The Top Ten of File-Integrity Monitoring

The PCI DSS (Payment Card Industry Data Security Standard) specifies the following

“Use file-integrity monitoring or change-detection software on logs to ensure that existing log data cannot be changed without generating alerts (although new data being added should not cause an alert)”

File or host integrity monitoring software can serve a significant and distinct role in your security policy. Host integrity monitoring software serves as another hurdle for an attacker to defeat and can provide the first indication of a break-in or compromised host. When properly configured and deployed, this type of software is a powerful addition to the layers that defend your infrastructure in depth.

File-integrity monitoring is vitally important from a security standpoint for the following reasons

1. File-integrity monitoring must always be combined with other practices such as event log analysis, anti virus, firewalling and intrusion detection/protection systems, remote logging, and keeping your hosts up to date with security patches.

2. Host-based monitoring tools such as anti-virus and host intrusion protection systems (HIPS) providing firewall and intrusion protection give granularity that makes attacks visible on the host on which they are installed. However, no one system or application by itself can be trusted with the task of providing assurance of host integrity. For instance, Zero Day Attacks ie newly introduced security vulnerabilities which are either systemic (eg part of the host OS or application) or from malware, mean your AV and HIPS systems cannot always provide protection

3. Whitelisting of processes is an approach which restricts the Host to only run a pre-approved list of processes. Similar to AV and HIPS systems, this is an effective measure to protect your host systems but is not infallible. Whitelists need to be maintained for all versions of all applications which provides a management overhead. In-house developed applications provide a separate challenge.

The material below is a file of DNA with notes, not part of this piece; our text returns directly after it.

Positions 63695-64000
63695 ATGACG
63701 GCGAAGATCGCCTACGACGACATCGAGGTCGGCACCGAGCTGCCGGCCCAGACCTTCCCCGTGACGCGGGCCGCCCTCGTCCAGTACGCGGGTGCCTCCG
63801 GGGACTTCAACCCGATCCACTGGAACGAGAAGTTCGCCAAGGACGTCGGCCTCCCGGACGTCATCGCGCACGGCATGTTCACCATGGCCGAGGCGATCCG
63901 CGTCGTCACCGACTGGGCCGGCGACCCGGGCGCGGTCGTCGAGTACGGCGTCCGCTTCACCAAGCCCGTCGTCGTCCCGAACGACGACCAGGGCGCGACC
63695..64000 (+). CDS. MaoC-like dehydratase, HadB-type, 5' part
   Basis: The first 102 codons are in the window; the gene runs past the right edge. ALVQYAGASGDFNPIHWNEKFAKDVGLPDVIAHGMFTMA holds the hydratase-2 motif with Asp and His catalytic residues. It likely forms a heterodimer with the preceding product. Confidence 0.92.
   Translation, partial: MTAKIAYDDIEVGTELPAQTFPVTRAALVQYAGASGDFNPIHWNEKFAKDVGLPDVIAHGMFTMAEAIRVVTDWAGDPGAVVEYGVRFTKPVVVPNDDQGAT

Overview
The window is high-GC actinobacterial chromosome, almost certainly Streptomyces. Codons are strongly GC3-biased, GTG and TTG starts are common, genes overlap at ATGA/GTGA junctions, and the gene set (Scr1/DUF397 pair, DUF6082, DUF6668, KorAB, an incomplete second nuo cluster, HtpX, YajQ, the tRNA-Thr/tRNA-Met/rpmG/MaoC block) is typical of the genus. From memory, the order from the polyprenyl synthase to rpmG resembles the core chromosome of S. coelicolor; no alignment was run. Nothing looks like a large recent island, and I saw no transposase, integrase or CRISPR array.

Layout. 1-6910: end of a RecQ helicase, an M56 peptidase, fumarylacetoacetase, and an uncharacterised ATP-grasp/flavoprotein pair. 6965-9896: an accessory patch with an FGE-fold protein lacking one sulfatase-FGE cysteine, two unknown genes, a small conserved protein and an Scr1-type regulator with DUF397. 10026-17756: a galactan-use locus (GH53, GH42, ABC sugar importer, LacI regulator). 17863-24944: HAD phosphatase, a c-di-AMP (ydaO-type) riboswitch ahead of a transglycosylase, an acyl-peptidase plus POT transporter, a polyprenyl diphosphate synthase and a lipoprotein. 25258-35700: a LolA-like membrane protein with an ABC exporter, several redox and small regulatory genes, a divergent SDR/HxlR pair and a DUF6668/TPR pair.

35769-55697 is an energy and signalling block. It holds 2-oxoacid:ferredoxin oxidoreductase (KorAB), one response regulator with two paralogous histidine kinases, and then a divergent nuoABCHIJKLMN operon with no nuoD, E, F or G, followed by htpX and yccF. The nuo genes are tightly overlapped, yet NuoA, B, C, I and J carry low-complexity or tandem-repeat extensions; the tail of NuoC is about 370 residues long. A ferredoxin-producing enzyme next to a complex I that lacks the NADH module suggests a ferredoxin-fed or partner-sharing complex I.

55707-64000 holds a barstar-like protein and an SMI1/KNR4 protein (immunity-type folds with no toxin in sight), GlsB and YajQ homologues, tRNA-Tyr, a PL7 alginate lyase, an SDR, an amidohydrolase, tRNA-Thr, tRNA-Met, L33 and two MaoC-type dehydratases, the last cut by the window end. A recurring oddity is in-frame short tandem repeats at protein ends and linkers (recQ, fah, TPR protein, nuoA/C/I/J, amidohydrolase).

4. Host systems running secure application environments as required for a PCI DSS estate need to be ‘locked down’. File-Integrity Monitoring means that any new files being introduced to, or removed from, the host are detected and alerted. This provides protection from any malware being introduced (eg a Trojan) or any other modification to the host set-up which could introduce a vulnerability.

5. File-Integrity monitoring provides protection not just from malware being introduced to the system, and not just from a hacker attack, where an application has been modified and a vulnerability unwittingly introduced, but also from an internal threat where a trusted employee with administrator rights can bypass your AV and HIPS systems to either introduce a backdoor to your system, or packet sniffing software, or sql injection or cross-site scripting attack. Don’t think this could ever happen to you? Read about Heartland Systems about Albert Gonzalez here

6. File-integrity monitoring can be used for desktops and servers although in a PCI DSS scenario, the technology is typically aimed at servers handling cardholder data. As a minimum, the System32 folder should be governed as well as key application program folders.

7. It is important to verify all adds, changes and deletions of files as any change may be significant in compromising the security of a host. Changes to monitor for should be any attributes changes and the size of the file.
8. The hash for files should also be verified as a unique indentifier. A Secure Hash Algorithm, such as SHA1, is analogous to a DNA Fingerprint of the file. This is important as an application can be changed programmatically while maintaining the filesize. SHA1 produces a unique, 160 bit hash based on the contents of the file.

9. What is the file-integrity baseline? Any file-integrity monitoring system works by comparing file attributes, filesizes and SHA1 hash signatures from one time to another. The assumption therefore is that the initial baseline is for a vulnerability-free, completely uncompromised host and application.

10. Zero Tolerance to unplanned changes is required, so any file-integrity change must be investigated and authorised as a matter of urgency. However, files will need to changed on a regular basis – windows updates appear to arrive at a rate of ten per week, every week, and anti-virus signatures can easily require daily updates. Therefore tightly managed Release Management and Change Management processes need to be in place which is why these processes are also a key dimension of the PCI DSS, section 6.4

“Follow change control procedures for all changes to system components. The procedures must include the following: Documentation of impact, Management sign-off by appropriate parties, Testing of operational functionality, Back-out procedures”

The ITIL Change Management process is an ideal framework to adopt.

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